Jacqueline Pearce at the Blake's 7 Series 2 DVD launch, 2005.
20 December 1943 |
Woking, Surrey, England
|Spouse(s)||Drewe Henley (divorced)|
Jacqueline Pearce (born 20 December 1943) is a British film and television actress. Her roles have included horror and comedy and she is perhaps best known as the villain Servalan in the British science fiction TV series Blake's 7.
Despite having appeared in dozens of films and TV shows, she remains best known for her role as Servalan in the British science fiction TV series Blake's 7 (1978–1981). It has been suggested that the character of Romana in Doctor Who was originally modelled on Servalan's image, which in turn was partly modelled on the up-and-coming Margaret Thatcher.
Jacqueline Pearce starred in two Hammer horror films, The Plague of the Zombies and The Reptile, which were filmed simultaneously on the same location with largely the same cast and both released in 1966. Other film roles include Sky West and Crooked (1965), the Carry On film Don't Lose Your Head (1966), Don't Raise the Bridge, Lower the River (1968), White Mischief (1987), How to Get Ahead in Advertising (1989), and Princess Caraboo (1994).
As well as appearing in the BBC children's programmes Dark Season and Moondial, Jacqueline Pearce has appeared in the Doctor Who serial The Two Doctors as Chessene, a bloodthirsty alien. She has more recently been associated with Doctor Who through her appearance in The Fearmonger as Sherilyn Harper, an audio drama by Big Finish Productions, and as Admiral Mettna in the webcast story Death Comes to Time. She made a memorable appearance playing the role of Rosa Dartle in the 1974 BBC series of Charles Dickens's David Copperfield.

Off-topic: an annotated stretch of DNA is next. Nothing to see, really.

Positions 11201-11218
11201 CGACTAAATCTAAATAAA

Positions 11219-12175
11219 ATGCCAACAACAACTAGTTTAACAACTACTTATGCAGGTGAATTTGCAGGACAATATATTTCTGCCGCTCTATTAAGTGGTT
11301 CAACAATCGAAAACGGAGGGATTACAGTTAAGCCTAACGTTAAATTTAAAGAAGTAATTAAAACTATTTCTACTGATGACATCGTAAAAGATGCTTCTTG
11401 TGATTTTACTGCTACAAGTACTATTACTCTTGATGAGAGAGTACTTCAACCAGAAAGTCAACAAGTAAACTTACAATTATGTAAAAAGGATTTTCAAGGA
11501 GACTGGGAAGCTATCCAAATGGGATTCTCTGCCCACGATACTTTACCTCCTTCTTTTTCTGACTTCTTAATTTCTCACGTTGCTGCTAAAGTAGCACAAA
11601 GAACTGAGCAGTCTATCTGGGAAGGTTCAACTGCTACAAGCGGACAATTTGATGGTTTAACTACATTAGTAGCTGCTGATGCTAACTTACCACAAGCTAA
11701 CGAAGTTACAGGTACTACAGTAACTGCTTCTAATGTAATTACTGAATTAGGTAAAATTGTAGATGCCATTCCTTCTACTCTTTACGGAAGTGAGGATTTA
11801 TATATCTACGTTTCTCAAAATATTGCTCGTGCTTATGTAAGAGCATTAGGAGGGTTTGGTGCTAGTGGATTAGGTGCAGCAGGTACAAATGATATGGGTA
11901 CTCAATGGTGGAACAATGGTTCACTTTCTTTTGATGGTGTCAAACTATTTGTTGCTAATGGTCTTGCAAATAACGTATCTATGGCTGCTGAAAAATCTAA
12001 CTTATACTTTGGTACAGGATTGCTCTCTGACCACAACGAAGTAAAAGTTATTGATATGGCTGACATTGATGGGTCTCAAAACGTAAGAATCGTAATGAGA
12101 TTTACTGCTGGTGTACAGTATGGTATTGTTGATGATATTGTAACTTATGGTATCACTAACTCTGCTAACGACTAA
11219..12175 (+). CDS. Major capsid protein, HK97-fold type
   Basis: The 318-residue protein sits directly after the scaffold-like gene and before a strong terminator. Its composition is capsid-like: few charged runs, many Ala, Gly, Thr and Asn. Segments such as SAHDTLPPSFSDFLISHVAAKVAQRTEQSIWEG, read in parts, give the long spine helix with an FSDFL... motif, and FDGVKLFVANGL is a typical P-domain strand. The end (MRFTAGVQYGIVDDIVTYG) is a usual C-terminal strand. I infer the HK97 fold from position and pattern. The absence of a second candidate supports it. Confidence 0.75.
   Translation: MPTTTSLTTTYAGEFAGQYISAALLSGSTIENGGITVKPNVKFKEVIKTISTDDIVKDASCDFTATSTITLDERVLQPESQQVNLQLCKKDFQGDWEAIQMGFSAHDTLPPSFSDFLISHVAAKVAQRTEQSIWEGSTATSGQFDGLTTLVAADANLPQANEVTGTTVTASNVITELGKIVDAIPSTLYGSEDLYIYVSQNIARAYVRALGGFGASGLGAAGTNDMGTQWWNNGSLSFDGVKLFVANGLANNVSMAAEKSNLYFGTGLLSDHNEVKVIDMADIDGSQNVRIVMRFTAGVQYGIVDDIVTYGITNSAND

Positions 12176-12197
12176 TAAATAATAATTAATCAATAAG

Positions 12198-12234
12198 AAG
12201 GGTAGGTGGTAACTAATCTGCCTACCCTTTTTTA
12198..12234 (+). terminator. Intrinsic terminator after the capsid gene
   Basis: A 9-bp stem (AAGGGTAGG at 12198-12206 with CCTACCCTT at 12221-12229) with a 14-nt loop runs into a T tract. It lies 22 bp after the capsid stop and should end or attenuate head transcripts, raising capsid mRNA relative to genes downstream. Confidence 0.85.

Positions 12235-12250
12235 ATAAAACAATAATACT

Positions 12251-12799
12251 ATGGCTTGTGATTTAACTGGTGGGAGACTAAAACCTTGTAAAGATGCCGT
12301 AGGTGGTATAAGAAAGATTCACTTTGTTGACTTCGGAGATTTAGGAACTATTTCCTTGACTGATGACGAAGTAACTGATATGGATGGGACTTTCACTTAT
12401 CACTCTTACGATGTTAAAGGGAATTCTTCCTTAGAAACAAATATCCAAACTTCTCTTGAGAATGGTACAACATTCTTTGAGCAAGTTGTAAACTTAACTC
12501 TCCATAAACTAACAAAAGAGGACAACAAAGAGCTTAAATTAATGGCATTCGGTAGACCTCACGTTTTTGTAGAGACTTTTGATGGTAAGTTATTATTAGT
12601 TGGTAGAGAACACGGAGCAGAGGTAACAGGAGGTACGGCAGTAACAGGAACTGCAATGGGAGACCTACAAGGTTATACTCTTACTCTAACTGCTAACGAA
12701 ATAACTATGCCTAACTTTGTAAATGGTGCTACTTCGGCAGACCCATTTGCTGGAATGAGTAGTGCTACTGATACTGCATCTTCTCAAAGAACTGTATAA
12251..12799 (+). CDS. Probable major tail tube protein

Pearce has also made frequent guest appearances in TV series such as: Danger Man, The Avengers, Man in a Suitcase, Public Eye, Callan, Dead of Night, Special Branch, The Zoo Gang, Spy Trap and The Young Indiana Jones Chronicles.
In February 2012, Pearce was diagnosed with breast cancer for the second time. In May 2012, she began a course of chemotherapy. She is now healthy and happy living in South Africa.
- John Kenneth Muir, A History and Critical Analysis of Blake's 7, the 1978-1981 British Television Space Adventure.
- Garfield, David (1980). "Appendix: Life Members of The Actors Studio as of January 1980". A Player's Place: The Story of The Actors Studio. New York: MacMillan Publishing Co., Inc. p. 279. ISBN 0-02-542650-8.
- Christine Cornea, "British Science Fiction Television in the Discursive Context of Second Wave Feminism", Genders Online Journal, Issue 54 (Summer 2011). Accessed 18 May 2013
- "Bio". Official website. Retrieved 15 September 2013.